One win from number 18

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One win from number 18

Post  junkman on Mon Jun 14, 2010 8:38 am

BOSTON -- The Boston Celtics played like it was 2008. The Lakers' outing was circa 2006.

And for anyone who fails to remember which team was better: Boston 92, Lakers 86 in Game 5 of the NBA Finals on Sunday night at a joyous TD Garden.

In what was the Celtics' final home game win or lose, they gave the home crowd of 18,624 an inspired performance to remember to take a 3-2 series lead. They now head back to Los Angeles with a chance to win a title in six games just as they did two years ago while Kobe Bryant and the Lakers have one off-day to figure out why they took the wrong kind of trip back in time.

Bryant was at-times sensational in scoring 38 points, but he became a one-man show as he had so often earlier in his career. He took 27 shots (converting 13), with the nearest Laker in terms of attempts being forward Pau Gasol (5 of 12 from the field for 12 points.

The Celtics were nearly unstoppable offensively against a porous Lakers defense, hitting 56.3 percent of their shots (41 of 71) while being led by Paul Pierce's 27 points and 18 points apiece from Kevin Garnett and Rajon Rondo.

Share34 Hero of the Day

For all the talk of Kobe Bryant and his much-anticipated breakout game, Paul Pierce was the one who exploded while managing to stay within the team game.


Game 5: Celtics 92, Lakers 86 | Box Score
Povtak: C's Have Best Team, Not Best Players
Tomasson: Kobe Can't Carry Lakers
Bynum Ineffective After Promising Start
George: Dumb Mistakes Doom Lakers's Mannix: Game 5 Report Card

More: NBA Finals Pictures
Game 6: Tues., June 15 | Finals Schedule

The Celtics small forward had 27 points on 12 of 21 shooting, although he had just one point in the fourth quarter on 0 of 3 shooting. Still, Pierce helped Boston keep Bryant at bay in the third quarter, when the Lakers shooting guard's 19 points in the period was his career-high in one quarter during a Finals game. Bryant finished with 38 points, but his shady shot selection and frustration with his teammates didn't help matters.

Pierce had scored 20-plus points in just one of the four Finals games coming in, and his 27 points was his most since he had 31 points against Orlando in the deciding game of the Eastern Conference Finals on May 28.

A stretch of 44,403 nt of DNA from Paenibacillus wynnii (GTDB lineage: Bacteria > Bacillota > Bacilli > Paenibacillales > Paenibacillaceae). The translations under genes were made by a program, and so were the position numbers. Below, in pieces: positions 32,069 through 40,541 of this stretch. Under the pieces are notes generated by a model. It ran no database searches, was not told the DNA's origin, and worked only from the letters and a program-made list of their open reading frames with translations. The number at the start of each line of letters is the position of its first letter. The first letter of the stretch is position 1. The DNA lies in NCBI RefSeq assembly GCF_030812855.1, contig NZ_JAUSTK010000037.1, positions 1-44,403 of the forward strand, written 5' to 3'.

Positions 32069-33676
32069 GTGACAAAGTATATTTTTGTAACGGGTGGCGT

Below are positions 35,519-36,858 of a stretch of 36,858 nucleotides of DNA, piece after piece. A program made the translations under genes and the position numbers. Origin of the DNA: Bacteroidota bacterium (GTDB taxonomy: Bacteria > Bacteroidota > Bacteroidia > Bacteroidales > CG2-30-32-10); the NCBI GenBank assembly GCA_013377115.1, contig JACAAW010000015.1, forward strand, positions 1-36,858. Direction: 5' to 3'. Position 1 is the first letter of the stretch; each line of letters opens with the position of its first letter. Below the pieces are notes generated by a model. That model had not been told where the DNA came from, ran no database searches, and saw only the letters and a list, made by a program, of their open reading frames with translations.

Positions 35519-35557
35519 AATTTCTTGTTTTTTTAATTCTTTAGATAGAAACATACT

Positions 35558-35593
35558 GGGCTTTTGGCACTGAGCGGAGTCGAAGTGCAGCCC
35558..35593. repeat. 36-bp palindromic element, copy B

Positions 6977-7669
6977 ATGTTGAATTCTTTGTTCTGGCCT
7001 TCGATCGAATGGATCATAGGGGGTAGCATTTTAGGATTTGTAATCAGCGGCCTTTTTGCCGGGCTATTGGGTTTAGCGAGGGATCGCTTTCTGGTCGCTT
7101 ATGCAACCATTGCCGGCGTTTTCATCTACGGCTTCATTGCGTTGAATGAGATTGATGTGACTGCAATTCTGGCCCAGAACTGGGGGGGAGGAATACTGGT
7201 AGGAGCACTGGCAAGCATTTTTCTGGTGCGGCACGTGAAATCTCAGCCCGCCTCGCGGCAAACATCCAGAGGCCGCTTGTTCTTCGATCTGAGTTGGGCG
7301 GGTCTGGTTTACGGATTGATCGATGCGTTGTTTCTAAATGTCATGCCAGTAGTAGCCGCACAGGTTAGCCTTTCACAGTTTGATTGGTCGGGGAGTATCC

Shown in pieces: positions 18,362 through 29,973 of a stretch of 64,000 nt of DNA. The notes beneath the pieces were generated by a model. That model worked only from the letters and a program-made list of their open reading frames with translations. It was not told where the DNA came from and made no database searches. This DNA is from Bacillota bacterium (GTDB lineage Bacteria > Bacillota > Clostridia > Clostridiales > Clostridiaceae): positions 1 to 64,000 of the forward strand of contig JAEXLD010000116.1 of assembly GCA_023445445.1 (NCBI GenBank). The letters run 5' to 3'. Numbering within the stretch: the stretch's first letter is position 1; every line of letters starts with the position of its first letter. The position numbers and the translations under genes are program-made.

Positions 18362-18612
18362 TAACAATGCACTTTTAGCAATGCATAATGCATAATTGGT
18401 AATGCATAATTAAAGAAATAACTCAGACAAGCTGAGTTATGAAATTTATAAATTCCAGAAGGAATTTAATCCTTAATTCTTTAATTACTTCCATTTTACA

Turning Point

Celtics turnovers and an abundance of second-chance points had somehow kept the Lakers close midway through the fourth quarter, when Lamar Odom's 10-footer from the left baseline cut Boston's lead to 81-75.

But Boston broke it open in championship form from there. Garnett went middle to bury a jumper in the lane over Odom, then Ray Allen dove out of bounds baseline to corral a Bryant turnover and flipped it ahead to a dashing Rondo for a layup on the break. Rondo kept the momentum turning from there, cutting off a Derek Fisher passing lane for a steal that -- after a Garnett miss, Garnett steal, and Garnett-won jumpball -- eventually led to Rondo's high-flying tip-in off a missed Pierce three-pointer. With the "Beat LA" chants reaching their climax, the Celtics led 87-75 with 3:54 to go.

Outside the Box

Ron Artest said when the Lakers signed him last summer that he would take the blame if his new team didn't repeat as champions.

Well with the way things are going, he'll have to get in line with a growing contingent of Lakers faithful who are surely raising their pointed fingers. Once again, Artest was a non-factor offensively while hitting just 2 of 7 shots. But after a postseason in which his worth was so often gauged by his defense, neither he nor any of his teammates could slow Pierce.

You Had to be There, Part 1

If Artest was going to get in a shoving match with anyone, you figured it would have to be Pierce. The two have battled for years, with no incident more memorable than Artest's Pierce pants-ing when he was with Indiana.

But midway through the second quarter, none other than 6-foot-one, 171-pound Rajon Rondo shoved the 6-7, 260-pound Artest toward the baseline in defense of teammate Kevin Garnett. As both sides scrambled for an airborne ball, the Celtics forward had hit the deck after a shove from Artest that could easily have been deemed a flagrant foul.

Instead, Rondo was called for a technical and Artest somehow managed to avoid the temptation to pummel the Celtics point guard into the parquet floor.

He retaliated with his game instead, hitting a 3-pointer moments later to put the Lakers up 36-35.

You Had to Be There, Part 2

Speaking of strife, there was some amongst teammates as well. The ill-timed moment came at the end of the first half, when Pierce pouted because Rondo didn't get him the ball in the final seconds. The only problem? There were a few seconds left when Pierce walked toward the Celtics bench, and Rondo nearly passed the ball at his teammate's turned back as they ticked away. So Rondo drove the lane and missed a floater at the buzzer, then headed straight for Pierce to discuss the matter as they walked off the floor.

No one could blame Pierce for wanting the ball, as he was 7 of 10 from the field with a game-high 15 points in the first half. Rondo wasn't far behind, hitting 5 of 8 for 10 points.
Read More: Celtics Lakers NBA Playoffs NBA Finals Derek+Fisher, Kobe+Bryant, Lamar+Odom, NBA+Finals+2010, Pau+Gasol, Paul+Pierce, Rajon+Rondo, Ray+Allen, Ron+Artest

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